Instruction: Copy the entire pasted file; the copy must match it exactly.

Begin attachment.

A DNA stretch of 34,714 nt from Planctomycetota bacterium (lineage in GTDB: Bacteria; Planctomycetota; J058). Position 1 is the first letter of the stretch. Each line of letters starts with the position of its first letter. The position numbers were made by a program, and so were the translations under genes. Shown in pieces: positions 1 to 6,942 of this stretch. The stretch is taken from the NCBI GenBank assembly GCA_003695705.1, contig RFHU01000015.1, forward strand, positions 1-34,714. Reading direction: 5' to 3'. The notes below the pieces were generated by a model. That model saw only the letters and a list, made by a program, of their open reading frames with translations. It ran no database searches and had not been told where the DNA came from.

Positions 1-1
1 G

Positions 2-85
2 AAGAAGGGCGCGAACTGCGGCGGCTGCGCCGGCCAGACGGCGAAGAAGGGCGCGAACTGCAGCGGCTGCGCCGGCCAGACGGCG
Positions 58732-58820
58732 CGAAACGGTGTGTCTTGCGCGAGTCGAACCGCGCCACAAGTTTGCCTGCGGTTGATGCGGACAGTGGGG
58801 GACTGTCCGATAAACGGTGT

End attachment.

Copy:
A DNA stretch of 34,714 nt from Planctomycetota bacterium (lineage in GTDB: Bacteria; Planctomycetota; J058). Position 1 is the first letter of the stretch. Each line of letters starts with the position of its first letter. The position numbers were made by a program, and so were the translations under genes. Shown in pieces: positions 1 to 6,942 of this stretch. The stretch is taken from the NCBI GenBank assembly GCA_003695705.1, contig RFHU01000015.1, forward strand, positions 1-34,714. Reading direction: 5' to 3'. The notes below the pieces were generated by a model. That model saw only the letters and a list, made by a program, of their open reading frames with translations. It ran no database searches and had not been told where the DNA came from.

Positions 1-1
1 G

Positions 2-85
2 AAGAAGGGCGCGAACTGCGGCGGCTGCGCCGGCCAGACGGCGAAGAAGGGCGCGAACTGCAGCGGCTGCGCCGGCCAGACGGCG
Positions 58732-58820
58732 CGAAACGGTGTGTCTTGCGCGAGTCGAACCGCGCCACAAGTTTGCCTGCGGTTGATGCGGACAGTGGGG
58801 GACTGTCCGATAAACGGTGT